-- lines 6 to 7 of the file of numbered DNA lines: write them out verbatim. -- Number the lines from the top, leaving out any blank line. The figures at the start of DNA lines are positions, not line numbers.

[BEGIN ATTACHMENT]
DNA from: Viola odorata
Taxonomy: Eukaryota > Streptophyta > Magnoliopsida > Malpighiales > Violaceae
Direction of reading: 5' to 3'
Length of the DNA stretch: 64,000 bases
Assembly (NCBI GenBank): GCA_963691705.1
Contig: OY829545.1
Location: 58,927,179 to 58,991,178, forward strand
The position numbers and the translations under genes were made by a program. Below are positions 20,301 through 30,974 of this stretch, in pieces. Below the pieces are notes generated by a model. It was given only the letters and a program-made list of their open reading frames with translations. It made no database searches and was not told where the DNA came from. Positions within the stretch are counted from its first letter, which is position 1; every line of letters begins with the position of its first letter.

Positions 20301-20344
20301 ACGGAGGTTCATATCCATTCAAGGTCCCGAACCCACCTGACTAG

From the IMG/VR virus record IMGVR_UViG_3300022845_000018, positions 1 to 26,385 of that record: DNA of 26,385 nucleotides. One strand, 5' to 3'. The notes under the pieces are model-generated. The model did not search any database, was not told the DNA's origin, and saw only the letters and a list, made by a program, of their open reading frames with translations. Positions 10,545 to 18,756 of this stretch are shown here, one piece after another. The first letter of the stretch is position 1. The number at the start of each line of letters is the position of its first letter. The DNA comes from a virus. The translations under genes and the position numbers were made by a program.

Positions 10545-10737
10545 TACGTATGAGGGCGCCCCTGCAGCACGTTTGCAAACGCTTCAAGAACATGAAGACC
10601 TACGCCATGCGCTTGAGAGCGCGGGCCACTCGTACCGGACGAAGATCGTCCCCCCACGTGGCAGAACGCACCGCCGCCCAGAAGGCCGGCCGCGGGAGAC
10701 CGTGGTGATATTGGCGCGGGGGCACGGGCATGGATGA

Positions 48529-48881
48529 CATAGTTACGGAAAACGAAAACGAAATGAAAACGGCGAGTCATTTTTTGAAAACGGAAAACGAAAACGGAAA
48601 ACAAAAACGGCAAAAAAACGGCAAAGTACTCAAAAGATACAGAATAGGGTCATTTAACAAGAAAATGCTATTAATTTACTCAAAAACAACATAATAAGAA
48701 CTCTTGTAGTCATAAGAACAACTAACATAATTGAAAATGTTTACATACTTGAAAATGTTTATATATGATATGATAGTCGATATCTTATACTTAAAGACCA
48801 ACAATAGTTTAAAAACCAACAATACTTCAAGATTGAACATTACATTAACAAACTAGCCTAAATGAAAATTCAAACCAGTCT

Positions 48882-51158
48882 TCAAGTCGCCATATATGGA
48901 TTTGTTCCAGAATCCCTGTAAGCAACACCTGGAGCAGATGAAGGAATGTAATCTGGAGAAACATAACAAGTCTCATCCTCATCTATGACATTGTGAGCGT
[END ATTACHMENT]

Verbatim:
Contig: OY829545.1
Location: 58,927,179 to 58,991,178, forward strand